After the usual 9. Qd2 O-O 10. O-O-O, Black has in 10… a5 a fitting alternative to the main 10… Nbd7 (Line 500). In response to 10… a5, White usually chooses one of the following options: 11. a4, 11. Bb5 and 11. Kb1.
White permanently stops the a5-a4 advance with 11. a4, but that comes at a cost of making his King somewhat vulnerable. After 11. a4 Nc6 12. g4 Nb4 13. Kb1 Rc8 Black gets sufficient counterplay thanks to the d6-d5 motive.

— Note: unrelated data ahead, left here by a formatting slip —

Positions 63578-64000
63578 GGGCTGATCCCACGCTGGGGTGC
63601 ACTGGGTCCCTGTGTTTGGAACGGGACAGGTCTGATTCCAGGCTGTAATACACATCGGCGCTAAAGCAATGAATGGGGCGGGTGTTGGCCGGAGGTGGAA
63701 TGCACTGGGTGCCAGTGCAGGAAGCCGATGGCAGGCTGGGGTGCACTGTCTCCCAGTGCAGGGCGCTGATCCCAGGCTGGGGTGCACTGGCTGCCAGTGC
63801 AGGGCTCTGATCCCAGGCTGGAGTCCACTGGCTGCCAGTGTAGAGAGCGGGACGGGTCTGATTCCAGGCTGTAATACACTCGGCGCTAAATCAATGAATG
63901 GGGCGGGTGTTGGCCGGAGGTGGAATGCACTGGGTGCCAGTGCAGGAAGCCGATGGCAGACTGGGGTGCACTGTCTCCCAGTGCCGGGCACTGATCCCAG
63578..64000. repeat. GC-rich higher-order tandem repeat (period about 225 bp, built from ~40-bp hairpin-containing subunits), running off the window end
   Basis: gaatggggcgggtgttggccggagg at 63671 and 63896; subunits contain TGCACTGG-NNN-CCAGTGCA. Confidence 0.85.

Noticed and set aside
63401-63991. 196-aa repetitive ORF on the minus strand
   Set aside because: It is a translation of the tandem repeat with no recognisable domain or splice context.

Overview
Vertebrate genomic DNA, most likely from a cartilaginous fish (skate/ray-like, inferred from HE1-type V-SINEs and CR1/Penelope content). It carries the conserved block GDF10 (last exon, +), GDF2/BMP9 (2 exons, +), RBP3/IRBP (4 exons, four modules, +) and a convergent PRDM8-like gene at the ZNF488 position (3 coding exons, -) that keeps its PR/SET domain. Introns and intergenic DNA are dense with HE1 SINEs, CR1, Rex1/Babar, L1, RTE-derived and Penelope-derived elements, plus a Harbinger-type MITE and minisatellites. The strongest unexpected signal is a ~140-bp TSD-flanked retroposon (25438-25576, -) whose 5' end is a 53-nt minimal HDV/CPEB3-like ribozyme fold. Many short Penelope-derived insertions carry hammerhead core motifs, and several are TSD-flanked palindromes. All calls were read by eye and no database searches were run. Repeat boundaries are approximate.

By choosing 11. Bb5 White keeps an eye on the a4-square, but Black is often ready to sacrifice his a-pawn for the initiative by playing a5-a4.
[Diagram: Black to Move] White’s poor piece coordination together with the weakened position of his King provide Black with an opportunity to strike a final blow. How can Black develop a decisive attack?
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